Educational Logic

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Educational Logic

Postby Flavius Infernus » Thu Oct 12, 2006 12:49 am

New York times story:
www.nytimes.com/2006/10/1...ref=slogin

Summary:
Apparently, if you spend more money on education in a particular district, 86% of the students perform at grade level on math tests. If you spend not enough money on education in another district, only about 30% of the students can do grade-level math.

So what's the solution to the disparity?
According to Richard Mills, the solution is to go to the poor districts and "demand immediate change in instructional practices, in curriculum, in professional development.

Translation: If the school district with no money doesn't do as well as the school district with lots of money, the solution is to yell at the poor school district's teachers (but not change spending, except maybe to pay some consultants to yell at teachers for you).

This is why I don't do public school.
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Re: Educational Logic

Postby warmongerclub » Thu Oct 12, 2006 12:57 am

I don't think yelling at the teachers from poor school districts is not enough. I think to punish schools that don't perform well, you should cut their budgets. That'll teach em!
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Re: Educational Logic

Postby -Papa Gino » Thu Oct 12, 2006 1:03 am

I myself was always a fan of public floggings...
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Re: Educational Logic

Postby elrodogg » Thu Oct 12, 2006 1:08 am

Screw that! The teachers are coddling the students too much. Ship the students to Siberia so they can learn what it's really like to be poor and destitute. When they get back they'll be das uber appreciative.
Fast, like kittens with jetpacks.
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Re: Educational Logic

Postby WickerNipple » Thu Oct 12, 2006 1:11 am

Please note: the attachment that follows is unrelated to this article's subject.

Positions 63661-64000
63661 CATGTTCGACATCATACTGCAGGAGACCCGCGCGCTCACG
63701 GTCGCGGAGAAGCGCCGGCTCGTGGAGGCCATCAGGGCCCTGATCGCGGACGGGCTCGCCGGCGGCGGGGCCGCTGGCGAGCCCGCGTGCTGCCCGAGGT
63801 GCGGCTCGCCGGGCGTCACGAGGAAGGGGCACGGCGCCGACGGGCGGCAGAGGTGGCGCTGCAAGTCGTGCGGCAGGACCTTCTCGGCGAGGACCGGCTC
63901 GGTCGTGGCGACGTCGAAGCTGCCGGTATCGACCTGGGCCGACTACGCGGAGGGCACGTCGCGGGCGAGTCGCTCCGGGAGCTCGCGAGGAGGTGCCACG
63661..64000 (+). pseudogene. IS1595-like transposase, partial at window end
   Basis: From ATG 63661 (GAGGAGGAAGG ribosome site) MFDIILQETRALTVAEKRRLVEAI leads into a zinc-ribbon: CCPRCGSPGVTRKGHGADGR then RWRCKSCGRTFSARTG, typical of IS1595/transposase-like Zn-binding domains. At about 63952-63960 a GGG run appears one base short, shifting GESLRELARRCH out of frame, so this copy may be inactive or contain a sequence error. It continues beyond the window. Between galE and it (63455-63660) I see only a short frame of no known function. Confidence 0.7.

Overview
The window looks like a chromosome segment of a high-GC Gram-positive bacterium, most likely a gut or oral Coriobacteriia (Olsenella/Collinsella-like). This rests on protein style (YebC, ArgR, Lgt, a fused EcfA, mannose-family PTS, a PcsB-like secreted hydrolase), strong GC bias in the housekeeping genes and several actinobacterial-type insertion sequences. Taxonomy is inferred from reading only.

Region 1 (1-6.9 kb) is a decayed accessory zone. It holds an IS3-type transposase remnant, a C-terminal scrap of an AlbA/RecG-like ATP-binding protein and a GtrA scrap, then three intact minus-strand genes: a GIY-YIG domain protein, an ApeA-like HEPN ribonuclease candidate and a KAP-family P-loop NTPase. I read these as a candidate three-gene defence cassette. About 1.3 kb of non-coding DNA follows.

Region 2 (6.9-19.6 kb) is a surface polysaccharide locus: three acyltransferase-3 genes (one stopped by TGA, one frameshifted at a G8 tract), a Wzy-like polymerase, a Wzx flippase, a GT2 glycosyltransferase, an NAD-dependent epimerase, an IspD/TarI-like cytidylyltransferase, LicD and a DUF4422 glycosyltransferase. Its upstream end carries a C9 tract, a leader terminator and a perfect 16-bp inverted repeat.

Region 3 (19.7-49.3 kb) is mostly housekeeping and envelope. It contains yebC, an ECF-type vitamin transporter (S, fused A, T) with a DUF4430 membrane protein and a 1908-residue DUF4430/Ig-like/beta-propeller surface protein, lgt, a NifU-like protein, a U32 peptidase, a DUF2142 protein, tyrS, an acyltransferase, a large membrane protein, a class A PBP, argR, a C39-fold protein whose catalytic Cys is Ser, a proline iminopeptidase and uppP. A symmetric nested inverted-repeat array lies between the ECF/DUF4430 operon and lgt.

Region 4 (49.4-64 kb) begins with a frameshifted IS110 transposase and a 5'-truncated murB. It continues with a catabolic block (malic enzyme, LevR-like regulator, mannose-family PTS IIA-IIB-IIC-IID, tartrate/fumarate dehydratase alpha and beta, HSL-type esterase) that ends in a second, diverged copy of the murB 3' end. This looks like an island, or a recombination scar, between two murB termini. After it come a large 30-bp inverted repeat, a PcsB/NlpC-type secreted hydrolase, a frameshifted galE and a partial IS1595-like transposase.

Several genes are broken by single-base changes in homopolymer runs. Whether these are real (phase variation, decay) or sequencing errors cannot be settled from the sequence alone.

Pikes.
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Re: Educational Logic

Postby mauleed » Thu Oct 12, 2006 1:24 am

Well I think this confuses correllation with causation.

It's just as likely that the poorly funded districts are just full of idiot kids. It's completely logical that the kids in wealthier areas are simply smarter, and hence test better.

I'm sure dumping money into the poor districts will cause a rise in test scores, but it'll be relatively insignificant, and likely not worth the investment.

But what do I care. My kids go to one of the best funded/testing school districts in NJ! :
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Re: Educational Logic

Postby -The Fabulous Orcboy » Thu Oct 12, 2006 1:31 am

I'm always impressed with Ed does satire.

Because it's almost indistinguishable from Ed when he's serious, see ;)
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Re: Educational Logic

Postby mauleed » Thu Oct 12, 2006 2:02 am

Ken, do you really think that the kids from the poor school and the kids from the rich school have exactly the same testing potential?

Edit: or is it my guess that it's a waste of money that you find so comedic?
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Re: Educational Logic

Postby Flavius Infernus » Thu Oct 12, 2006 2:25 am

Another correllation I know about: poor school districts also generally have the least-experienced and least-qualified teachers.

Rich districts offer higher pay and better working conditions, so they get the pick of the crop right off the bat. Poor districts get the leftovers, the desperate newbies, and often have to take untrained or uncertified teachers just to get somebody in front of a class.

...and then, as soon as one of those teachers gets certified or gets some training, they run off to the rich districts as quickly as they can. I mean, who wouldn't want to work at the place where they don't yell at you because your students don't do as well as the rich districts?

It's hard to say whether throwing money at the problem would help because nobody has ever tried throwing money at education to find out.

We know that higher salaries and better facilities causes better teachers and administrators. We know that smaller classes cause students to do better in all subjects and at all levels (and makes teachers happier). But I don't know of a case where anybody has satisfactorily shown that yelling at teachers makes students do better.
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Re: Educational Logic

Postby -Papa Gino » Thu Oct 12, 2006 3:57 am

Quote:
Ship the students to Siberia so they can learn what it's really like to be poor and destitute.


Hey hey hey! We weren't "poor and destitute", we were Communists!!! Big difference there!!!!!

On topic - to me, this is one of those no-brainer issues that, largely due to ideological and/or political reasons, get turned into debates and nonsensical prescriptions. There are many.
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